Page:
Rifenburg English 1113-062 December 15, 2011 Absence of English The language I grew up using was English. I used this language for everything. If I needed to grab somebody’s attention, if I was giving a speech, or if I was simply conversing with my friends I used English. However, I had never thought about all the ways in which English helped me. I just simply spoke the language and never thought about the value of it. English truly was a valuable tool in my life that I took for granted. Growing up I had never been exposed to a foreign language. In the eighth grade, a special opportunity was presented to me. My school was offering a French class that would actually take you to France if you passed the course. During the first semester of school the trip was all anyone could talk about. You couldn’t go a week without hearing about the trip that came along with Mrs. Cox’s French course. As the first semester neared its end I enrolled for the class. Not everybody got into the class because there were a limited number of available spots, but I was lucky enough to pass the cut. Mrs. Cox was an elderly lady with a French accent that took the utmost attention to understand. She was near five feet tall with hair as red you’ve ever seen. She seemed so strange at first. Language was the most important thing to her. It seemed as if I had entered into an English course because I could never use slang or mispronounce a word. Proper English was the only thing accepted in her class, but English was not the only language she monitored with an iron fist; she would never allow anyone to speak improper French or English. She was known by all the students to be one of the harshest teachers in the school when it came to grading. Any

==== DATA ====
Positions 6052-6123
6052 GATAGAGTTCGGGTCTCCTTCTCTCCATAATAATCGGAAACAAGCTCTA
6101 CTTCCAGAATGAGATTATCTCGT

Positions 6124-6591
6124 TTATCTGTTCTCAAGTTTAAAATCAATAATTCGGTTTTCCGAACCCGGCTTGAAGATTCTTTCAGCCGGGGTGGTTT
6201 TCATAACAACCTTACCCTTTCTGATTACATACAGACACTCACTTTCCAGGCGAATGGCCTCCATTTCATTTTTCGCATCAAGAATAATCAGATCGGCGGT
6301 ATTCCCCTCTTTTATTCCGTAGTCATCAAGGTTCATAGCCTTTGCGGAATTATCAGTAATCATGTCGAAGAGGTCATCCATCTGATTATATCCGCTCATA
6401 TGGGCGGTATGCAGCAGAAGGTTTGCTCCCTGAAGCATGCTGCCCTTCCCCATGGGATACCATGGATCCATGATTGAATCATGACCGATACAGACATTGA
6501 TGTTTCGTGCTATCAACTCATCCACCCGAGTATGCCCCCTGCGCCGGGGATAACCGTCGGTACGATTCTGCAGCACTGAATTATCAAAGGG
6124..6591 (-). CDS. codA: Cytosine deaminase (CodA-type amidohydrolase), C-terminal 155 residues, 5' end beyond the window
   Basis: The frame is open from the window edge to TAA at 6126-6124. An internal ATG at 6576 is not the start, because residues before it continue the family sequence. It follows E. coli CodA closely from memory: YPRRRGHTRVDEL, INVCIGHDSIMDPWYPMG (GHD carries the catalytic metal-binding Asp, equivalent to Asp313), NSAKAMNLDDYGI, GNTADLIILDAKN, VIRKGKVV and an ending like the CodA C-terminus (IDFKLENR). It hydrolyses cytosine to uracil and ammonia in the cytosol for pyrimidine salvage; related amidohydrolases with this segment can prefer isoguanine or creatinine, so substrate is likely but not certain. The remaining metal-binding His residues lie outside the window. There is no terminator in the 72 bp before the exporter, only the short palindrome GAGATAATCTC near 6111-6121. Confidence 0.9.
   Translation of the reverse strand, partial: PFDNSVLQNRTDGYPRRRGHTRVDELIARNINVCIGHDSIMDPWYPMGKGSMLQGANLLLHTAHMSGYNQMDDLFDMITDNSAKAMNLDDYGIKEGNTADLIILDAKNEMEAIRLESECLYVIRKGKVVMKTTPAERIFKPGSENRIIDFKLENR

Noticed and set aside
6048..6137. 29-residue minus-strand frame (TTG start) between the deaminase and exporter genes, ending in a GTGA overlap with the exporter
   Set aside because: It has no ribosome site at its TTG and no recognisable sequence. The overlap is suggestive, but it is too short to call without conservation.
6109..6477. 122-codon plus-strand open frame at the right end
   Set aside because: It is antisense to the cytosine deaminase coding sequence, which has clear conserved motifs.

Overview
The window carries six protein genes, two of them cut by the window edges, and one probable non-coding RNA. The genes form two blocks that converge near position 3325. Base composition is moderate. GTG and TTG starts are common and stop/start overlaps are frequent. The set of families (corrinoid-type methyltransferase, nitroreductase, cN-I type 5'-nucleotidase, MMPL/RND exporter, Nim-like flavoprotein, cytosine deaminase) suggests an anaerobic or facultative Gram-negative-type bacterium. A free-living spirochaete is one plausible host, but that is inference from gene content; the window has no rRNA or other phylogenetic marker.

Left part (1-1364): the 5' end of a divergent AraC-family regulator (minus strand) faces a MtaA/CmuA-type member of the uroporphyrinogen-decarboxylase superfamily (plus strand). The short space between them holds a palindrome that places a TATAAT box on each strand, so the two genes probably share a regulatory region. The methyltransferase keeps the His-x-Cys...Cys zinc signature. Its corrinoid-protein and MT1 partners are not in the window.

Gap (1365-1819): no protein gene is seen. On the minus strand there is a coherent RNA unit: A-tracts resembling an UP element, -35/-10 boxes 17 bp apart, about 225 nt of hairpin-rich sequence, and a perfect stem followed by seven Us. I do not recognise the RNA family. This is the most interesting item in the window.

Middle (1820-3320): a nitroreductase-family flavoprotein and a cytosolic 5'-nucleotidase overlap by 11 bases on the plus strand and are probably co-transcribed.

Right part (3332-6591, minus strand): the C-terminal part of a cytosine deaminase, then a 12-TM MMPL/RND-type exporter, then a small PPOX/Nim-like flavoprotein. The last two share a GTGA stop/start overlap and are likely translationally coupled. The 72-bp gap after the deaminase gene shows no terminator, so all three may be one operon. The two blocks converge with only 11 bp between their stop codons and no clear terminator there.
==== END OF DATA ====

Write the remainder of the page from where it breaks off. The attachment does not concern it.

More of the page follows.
missed accent mark or misspelled word would result in a huge loss of points on a test. I could tell quickly that passing this class was not going to be as easy as other courses had been in the past. Mrs. Cox was very strict, but French wasn’t difficult for me to learn. It came to me fairly easily, but like always, I would miss the small things such as the rolling of my tongue for certain words or the strange pronunciation of an “A.” I managed to pass the course with a low A, but I really had to push myself for that one. The summer soon came and French slipped into the afterthoughts of my mind. The only thing I cared about was my new girlfriends and all the fun things we could do together at the water park. When I look back on it, that summer seems to be one of the shortest of them all. Before I knew it, it was July, which meant it was time to pack up and fly to Europe. The flight was long, the food wasn’t great, and I had already seen the movie that was being played – your typical flight. I was underwhelmed when I arrived in Paris. It was dark and gloomy and the Eifel tower was nowhere in sight. All we had to do for the first day was sleep in a low rate hotel. The next day was a little better, but it had one huge downfall. We got to see Le Louvre which holds the most fascinating pieces of jewelry in the world. We also got to explore the Eifel Tower. We rode the three elevators to the top and got to walk around outside. You could literally feel it swaying with the wind. The Eifel Tower is a sight that will forever be embedded in my brain, but I will despise it for the rest of my life because we had to take the stairs down. The elevators were closed due to maintenance when we got to the top, so we had to take over one hundred flights of stairs to get down. After that horrid experience I was ready to get out of Paris. The next city on the list was Rome. I expected Rome to be the highlight of the trip and it fully lived up to its expectations.